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Butcher’s Broom, also known as Box Holly or Knee Holly, is a common, short evergreen shrub of the family Liliaceae or Lilly family, native throughout the Mediterranean region from the Azores to Iran. The Rhizome, or Root, is the most common part of the plant used today. The name “Butcher’s Broom” came from Europe, where butchers would bundle the shrub into a broom to sweep and cleanse their cutting blocks, due to the stiffness of the material.
Europeans have been using the shrub as a laxative and diuretic for almost 2000 years. Many cultures soaked the rootstock in water or wine to help alleviate abdominal complaints. In the first century CE, Greek physicians used Butcher’s Broom to treat kidney stones. In the 17th century, the English herbalist Nicholas Culpepper used Butcher’s Broom to help the healing of fractured bones. Early investigations during the 1950’s indicated that extracts of Butcher’s Broom could induce vasoconstriction and therefore might have used in the treatment of circulatory diseases. The increasing popularity of natural and herbal remedies in Europe in the 1970’s reaffirmed its position in modern medicine.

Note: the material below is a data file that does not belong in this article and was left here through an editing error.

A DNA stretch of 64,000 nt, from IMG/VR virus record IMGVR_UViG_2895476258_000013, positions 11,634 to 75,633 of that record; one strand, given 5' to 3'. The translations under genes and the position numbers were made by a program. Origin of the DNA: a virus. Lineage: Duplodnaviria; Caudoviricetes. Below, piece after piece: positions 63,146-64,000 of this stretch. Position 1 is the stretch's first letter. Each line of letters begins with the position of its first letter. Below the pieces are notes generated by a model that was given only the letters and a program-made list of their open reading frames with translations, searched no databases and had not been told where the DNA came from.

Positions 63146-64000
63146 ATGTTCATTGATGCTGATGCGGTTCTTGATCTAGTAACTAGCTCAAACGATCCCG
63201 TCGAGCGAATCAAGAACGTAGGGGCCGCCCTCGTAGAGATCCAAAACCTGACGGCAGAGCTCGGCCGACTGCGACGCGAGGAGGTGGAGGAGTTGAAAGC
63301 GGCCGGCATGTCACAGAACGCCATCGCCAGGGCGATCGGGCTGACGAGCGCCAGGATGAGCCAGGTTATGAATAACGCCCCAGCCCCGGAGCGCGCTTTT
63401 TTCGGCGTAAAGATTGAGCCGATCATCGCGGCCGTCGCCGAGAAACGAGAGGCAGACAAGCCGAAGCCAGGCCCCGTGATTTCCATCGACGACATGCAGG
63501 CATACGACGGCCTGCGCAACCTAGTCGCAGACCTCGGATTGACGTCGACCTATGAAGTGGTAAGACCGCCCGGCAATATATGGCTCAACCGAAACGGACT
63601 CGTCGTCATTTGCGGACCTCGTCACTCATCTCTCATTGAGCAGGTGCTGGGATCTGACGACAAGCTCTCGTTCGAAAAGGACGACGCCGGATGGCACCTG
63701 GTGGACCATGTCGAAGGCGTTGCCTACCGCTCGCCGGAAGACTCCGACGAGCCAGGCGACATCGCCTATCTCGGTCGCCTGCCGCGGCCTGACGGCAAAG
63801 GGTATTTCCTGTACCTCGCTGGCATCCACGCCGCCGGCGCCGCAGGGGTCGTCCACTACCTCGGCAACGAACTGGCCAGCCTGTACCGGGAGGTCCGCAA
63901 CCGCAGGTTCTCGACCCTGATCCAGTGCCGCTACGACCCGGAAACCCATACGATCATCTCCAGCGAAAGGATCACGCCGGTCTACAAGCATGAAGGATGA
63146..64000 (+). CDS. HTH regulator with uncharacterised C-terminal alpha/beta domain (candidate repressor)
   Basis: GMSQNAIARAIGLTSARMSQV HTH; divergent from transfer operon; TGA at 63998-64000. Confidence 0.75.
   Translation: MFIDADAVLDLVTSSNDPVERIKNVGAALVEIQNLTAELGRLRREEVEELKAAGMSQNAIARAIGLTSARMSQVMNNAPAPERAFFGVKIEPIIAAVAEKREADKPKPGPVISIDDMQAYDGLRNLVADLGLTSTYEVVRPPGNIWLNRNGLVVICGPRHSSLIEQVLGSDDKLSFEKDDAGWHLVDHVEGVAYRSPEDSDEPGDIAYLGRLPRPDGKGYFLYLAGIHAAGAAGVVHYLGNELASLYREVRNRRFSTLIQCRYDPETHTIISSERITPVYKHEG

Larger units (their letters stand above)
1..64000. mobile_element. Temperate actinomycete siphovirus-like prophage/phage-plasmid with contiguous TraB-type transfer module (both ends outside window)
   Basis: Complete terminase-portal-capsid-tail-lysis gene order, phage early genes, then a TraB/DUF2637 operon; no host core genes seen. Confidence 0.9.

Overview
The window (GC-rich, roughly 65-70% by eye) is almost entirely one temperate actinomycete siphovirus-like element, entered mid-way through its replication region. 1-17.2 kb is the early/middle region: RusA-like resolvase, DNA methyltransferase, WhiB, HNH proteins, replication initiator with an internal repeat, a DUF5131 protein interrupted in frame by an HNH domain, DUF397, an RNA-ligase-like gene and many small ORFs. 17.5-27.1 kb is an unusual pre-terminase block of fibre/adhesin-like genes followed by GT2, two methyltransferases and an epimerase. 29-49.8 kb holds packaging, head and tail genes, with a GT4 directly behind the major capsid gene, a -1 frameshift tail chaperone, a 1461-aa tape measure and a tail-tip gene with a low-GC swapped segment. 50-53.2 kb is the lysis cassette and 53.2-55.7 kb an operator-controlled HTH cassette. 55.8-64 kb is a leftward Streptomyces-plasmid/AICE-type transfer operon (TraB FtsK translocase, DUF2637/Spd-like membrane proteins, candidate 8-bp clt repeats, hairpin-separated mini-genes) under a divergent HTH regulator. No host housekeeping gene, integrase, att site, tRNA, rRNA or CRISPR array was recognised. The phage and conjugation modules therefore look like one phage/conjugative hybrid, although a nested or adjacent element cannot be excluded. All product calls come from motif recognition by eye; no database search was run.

The energetics and taste are sweet at first and the after taste is slightly bitter and acrid astringent drying. This plant has an affinity toward the circulatory system, kidneys, bladder, liver, gallbladder and digestive system.
How to use:
1 teaspoon of Butcher’s Broom to one cup of boiling water. Simmer for 15 minutes, strain and drink one to two cups a day.
Cautions & contraindications:
Butcher’s Broom is mainly safe for most people when taken by mouth for up to 3 months. It may cause stomach upset, nausea, vomiting, diarrhea and heartburn.
This information is for educational purposes only and is not intended to diagnose, treat or cure any disease or illness. Please consult your healthcare provider before the use of this product if you are pregnant, nursing, taking medications or have a medical condition. Individual results may vary.